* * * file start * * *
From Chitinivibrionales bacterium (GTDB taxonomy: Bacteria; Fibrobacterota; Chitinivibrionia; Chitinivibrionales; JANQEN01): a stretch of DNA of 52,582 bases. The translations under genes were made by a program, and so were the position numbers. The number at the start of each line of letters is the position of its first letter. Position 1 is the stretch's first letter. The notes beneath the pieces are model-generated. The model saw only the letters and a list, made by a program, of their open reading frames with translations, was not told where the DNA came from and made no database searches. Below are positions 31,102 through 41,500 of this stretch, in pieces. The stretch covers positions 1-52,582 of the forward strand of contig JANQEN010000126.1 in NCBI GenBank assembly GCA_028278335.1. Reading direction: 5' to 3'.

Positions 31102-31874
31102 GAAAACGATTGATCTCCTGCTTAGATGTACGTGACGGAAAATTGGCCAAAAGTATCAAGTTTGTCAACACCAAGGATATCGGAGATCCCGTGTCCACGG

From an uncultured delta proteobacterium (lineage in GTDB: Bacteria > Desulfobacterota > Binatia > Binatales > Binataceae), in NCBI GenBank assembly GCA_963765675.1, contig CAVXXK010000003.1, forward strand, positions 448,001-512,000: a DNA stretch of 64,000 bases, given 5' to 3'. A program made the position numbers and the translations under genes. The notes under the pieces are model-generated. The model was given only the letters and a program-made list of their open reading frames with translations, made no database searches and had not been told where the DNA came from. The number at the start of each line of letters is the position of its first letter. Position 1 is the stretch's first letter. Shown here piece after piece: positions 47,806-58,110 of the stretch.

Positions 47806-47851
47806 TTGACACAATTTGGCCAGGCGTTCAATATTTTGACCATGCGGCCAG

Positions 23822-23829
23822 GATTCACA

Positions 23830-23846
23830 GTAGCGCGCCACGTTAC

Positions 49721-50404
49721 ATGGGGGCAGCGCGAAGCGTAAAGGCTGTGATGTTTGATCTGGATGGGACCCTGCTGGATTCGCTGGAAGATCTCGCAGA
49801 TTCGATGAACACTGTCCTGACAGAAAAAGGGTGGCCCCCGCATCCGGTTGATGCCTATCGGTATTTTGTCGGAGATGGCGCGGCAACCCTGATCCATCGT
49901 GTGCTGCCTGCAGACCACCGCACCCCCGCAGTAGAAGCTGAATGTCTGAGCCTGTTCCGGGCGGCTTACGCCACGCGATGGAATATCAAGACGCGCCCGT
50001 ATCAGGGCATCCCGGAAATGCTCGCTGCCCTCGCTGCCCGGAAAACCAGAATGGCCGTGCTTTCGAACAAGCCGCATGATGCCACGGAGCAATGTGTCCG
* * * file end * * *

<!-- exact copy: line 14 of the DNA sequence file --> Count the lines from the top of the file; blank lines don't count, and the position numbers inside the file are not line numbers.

49901 GTGCTGCCTGCAGACCACCGCACCCCCGCAGTAGAAGCTGAATGTCTGAGCCTGTTCCGGGCGGCTTACGCCACGCGATGGAATATCAAGACGCGCCCGT